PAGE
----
‘Prohibiting churches from gathering in groups of more than 10 … has impermissibly interfered with the church’s free exercise of religion…’
(Claire Russel, Liberty Headlines) The Justice Department is siding with a Virginia church that filed a lawsuit against Gov. Ralph Northam over his unconstitutional attempts to prohibit religious gatherings of more than 10 people.
Lighthouse Fellowship Church sued Northam after Virginia police officers abruptly entered and interrupted the church’s Palm Sunday service on April 15.
Despite having 16 congregants in attendance, churchgoers had been adhering to the federal government’s social distancing restrictions.
Regardless, law-enforcement officials charged the church’s pastor, Kevin Wilson, with violating Northam’s shelter-in-place order, handing him a summons with a penalty up to one year in jail or a fine of up to $2,500.
On Sunday, Justice Department prosecutors filed a statement of interest supporting the church’s lawsuit, arguing that Lighthouse Fellowship Church has a “strong case” against Northam’s executive order since the order allows other venues, such as liquor stores and law offices, to remain open.
“Permitting similar opportunities for in-person gatherings of more than 10 individuals, while at the same time prohibiting churches from gathering in groups of more than 10—-even with social distancing measures and other precautions—has impermissibly interfered with the church’s free exercise of religion,” the Justice Department said in its filing.
Unless Northam can prove that his “disparate treatment of religious gatherings is justified by a compelling reason and is pursued through the least restrictive means,” Northam should be held accountable for violating the free-exercise clause of the First Amendment, the DOJ added.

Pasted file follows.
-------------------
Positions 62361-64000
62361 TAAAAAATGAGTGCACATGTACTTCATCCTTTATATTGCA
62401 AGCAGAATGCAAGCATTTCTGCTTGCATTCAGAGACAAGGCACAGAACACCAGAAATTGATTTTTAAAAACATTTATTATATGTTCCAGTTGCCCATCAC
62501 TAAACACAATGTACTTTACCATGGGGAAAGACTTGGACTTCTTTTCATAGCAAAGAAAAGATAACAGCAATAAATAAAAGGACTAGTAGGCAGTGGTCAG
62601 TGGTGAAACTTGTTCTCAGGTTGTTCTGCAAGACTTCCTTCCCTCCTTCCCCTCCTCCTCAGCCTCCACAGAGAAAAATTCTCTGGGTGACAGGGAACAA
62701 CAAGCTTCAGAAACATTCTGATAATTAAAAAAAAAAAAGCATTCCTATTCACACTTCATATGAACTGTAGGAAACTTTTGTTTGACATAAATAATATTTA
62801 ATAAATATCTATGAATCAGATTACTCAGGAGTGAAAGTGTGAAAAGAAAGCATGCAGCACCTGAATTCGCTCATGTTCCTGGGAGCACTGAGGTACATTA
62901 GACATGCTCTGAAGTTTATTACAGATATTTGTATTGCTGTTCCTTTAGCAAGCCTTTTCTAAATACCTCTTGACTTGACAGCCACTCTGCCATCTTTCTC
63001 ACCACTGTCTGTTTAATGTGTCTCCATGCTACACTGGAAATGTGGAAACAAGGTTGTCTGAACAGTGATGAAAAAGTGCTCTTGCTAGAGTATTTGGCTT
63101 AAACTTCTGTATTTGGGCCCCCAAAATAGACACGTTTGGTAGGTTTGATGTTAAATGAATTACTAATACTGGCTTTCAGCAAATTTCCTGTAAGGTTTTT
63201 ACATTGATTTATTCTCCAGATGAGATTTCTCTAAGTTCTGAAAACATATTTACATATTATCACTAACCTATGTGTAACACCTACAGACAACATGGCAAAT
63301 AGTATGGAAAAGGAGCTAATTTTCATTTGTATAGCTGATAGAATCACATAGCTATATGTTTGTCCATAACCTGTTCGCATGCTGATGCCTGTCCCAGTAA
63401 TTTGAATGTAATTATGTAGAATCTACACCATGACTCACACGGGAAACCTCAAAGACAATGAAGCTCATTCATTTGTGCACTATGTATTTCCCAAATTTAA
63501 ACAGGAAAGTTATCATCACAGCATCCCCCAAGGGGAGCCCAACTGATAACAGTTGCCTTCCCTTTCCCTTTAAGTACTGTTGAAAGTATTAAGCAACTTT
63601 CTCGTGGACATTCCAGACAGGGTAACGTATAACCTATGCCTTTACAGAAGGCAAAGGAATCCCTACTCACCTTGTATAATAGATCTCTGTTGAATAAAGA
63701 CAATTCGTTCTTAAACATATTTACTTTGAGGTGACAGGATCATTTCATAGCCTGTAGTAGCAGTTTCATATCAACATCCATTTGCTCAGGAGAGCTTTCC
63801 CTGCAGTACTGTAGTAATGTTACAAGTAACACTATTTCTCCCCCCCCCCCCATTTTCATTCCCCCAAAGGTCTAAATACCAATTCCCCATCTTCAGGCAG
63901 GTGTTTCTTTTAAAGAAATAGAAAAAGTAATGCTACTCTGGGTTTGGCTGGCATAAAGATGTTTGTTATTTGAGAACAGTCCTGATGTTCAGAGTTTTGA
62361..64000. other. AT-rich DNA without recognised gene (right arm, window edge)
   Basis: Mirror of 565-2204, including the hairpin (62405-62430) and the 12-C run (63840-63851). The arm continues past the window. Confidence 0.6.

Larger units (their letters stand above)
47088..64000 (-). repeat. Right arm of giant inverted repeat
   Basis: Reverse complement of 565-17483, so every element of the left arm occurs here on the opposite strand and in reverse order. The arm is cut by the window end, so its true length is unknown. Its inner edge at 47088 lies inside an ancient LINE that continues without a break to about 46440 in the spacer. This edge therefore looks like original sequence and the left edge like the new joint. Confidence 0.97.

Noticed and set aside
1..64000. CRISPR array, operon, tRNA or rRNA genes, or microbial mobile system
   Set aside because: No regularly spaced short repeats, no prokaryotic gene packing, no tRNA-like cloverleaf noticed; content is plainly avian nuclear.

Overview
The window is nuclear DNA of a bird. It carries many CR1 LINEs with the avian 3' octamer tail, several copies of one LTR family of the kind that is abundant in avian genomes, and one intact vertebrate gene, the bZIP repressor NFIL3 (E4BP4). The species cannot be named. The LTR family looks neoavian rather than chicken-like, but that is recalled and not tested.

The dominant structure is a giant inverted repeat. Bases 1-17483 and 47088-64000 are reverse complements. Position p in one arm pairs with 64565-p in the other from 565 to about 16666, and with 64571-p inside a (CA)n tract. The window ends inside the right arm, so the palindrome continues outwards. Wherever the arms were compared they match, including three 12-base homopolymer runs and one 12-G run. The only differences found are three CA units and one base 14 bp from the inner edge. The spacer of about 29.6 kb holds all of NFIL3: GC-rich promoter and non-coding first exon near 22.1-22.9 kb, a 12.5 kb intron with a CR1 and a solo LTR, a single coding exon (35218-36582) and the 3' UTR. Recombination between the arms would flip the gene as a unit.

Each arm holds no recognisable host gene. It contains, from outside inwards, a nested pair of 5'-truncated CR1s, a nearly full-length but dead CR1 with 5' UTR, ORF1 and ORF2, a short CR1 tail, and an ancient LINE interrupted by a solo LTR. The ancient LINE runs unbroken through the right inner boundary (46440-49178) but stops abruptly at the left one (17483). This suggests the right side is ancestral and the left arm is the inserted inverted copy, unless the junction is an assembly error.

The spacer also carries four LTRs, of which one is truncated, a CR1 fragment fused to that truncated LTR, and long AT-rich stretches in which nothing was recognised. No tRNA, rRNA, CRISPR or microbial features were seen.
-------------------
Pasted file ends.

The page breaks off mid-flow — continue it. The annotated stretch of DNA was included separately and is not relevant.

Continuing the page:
Virginia officials have claimed Northam’s executive order does not “operate in the manner the plaintiff and the federal government describe,” arguing that claims of religious discrimination are false.
U.S. District Judge Arena Allen also denied Lighthouse Fellowship Church’s request for a temporary restraining order and a preliminary injunction, arguing that Northam’s decision to allow certain businesses to remain open “is essential to prevent joblessness,” whereas churches are not essential.
Attorneys representing the church have appealed the ruling to the 4th Circuit Court of Appeals, and are hopeful that the court will reconsider the ruling given the Justice Department’s recent intervention.
“The discriminatory targeting of religious worship by limiting congregants to 10 people even with social distancing while allowing similar secular gatherings violates the First Amendment,” Mat Staver, the founder and chairman of Liberty Counsel, which represents Lighthouse Fellowship Church, said in a statement. “Gov. Ralph Northam’s targeting of religious worship is a blatant violation of the Bill of Rights.”